1. Determine the number of peaks you would expect to see from the following molecule
a. in a 1H NMR spectrum (do not count splitting patterns).
b. in a proton decoupled 13C NMR spectrum.
2. Determine the structure of this alcohol with the molecular formula C5H12O from its 1H NMR
300-MHz 1H NMR spectrum ppm (8)
The 13C spectrum of a compound with the molecular formula of C5H10O shows peaks at the
following locations. The type of carbon was revealed by DEPT spectra. Draw the structure of
one of the possible isomers.
8=17.6 (CH3), 25.4 (CH3), 58.8 (CH2), 125.7 (CH), 133.7 ppm (Cq)
4. Draw the structure of (Z)-3,7-dimethyl-3-octene
5. Decide which of the following statements are correct for compound A, compound B, both, or
neither of them (write "A", "B", "both", or "neither" on the line given):
a. This compound is more stable.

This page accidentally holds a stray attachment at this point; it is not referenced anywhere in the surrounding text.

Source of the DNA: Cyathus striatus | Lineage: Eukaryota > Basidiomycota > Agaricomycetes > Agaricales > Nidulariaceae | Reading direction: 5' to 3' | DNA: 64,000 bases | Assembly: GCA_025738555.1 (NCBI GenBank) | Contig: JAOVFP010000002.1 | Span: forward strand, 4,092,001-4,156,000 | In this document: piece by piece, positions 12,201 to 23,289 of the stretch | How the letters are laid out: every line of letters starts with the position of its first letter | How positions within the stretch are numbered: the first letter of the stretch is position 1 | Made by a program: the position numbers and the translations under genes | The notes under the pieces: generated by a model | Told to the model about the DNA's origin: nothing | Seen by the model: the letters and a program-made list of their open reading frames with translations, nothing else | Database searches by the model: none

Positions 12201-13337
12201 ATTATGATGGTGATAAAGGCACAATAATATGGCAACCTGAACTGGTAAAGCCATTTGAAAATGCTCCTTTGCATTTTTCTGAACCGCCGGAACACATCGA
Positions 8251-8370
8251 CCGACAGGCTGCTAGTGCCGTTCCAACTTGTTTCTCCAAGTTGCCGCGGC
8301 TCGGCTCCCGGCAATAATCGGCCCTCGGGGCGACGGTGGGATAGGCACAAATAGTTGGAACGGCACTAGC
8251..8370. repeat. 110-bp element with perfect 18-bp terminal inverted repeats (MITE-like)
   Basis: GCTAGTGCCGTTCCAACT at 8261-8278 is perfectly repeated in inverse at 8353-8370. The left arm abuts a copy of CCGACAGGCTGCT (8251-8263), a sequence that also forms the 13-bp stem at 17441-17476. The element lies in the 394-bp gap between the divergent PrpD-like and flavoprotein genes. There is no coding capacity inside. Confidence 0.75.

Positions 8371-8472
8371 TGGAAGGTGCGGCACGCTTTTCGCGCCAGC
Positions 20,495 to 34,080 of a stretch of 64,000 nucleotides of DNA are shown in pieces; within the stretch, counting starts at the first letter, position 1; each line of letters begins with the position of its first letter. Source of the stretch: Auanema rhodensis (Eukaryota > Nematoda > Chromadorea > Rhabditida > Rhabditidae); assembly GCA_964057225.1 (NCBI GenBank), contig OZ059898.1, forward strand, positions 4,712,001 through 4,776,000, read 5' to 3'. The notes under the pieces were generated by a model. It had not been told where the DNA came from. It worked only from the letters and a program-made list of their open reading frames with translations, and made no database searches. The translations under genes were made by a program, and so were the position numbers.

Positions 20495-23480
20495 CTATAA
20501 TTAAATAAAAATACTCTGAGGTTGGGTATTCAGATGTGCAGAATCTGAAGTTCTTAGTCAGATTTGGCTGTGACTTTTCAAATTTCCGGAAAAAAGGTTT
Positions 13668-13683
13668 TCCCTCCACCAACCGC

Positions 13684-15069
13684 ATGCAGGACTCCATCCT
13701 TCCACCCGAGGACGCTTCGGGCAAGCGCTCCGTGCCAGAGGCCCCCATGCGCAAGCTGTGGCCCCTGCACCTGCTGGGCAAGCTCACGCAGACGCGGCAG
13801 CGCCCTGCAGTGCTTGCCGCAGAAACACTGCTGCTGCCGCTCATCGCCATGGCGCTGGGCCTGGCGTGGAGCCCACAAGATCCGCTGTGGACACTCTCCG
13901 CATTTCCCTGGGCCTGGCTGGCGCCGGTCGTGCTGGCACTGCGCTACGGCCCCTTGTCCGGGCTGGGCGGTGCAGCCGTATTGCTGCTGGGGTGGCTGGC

b. This compound is slightly polar.
C. This compound would release more energy upon hydrogenation.
6. 3-Hexanol is oxidized to the ketone. Where would you expect to see major changes in the IR
spectrum over the course of the reaction? Give approximate wavenumbers and peak shapes
of one appearing and one disappearing peak.
7. Determine the structure of the alkane producing the following mass spectrum. Draw the
fragments causing m/z = 43 and m/z = 85 (include charges and unpaired electrons) and
explain the intensities of these peaks in the mass spectrum.
8. a. Draw the major organic product of this E2 reaction.
b. Draw the conformer out of which this E2 reaction will occur in Newman projection.
C. What would the product look like if we would let this haloalkane react with KOtBu instead
9. Draw the mechanism of the following reaction leading to the major organic product.
Propose reagents to perform the following
11. a. Show the mechanism for the conversion of A into B (and its enantiomer).
b. How could A be converted into C? Show the mechanism.
12. Indicate how this reaction could be performed with good yield. Show the product of the first
step. Only one enantiomer of the product is shown. Show the enantiomer of the first step that
leads to this enantiomer in the product.
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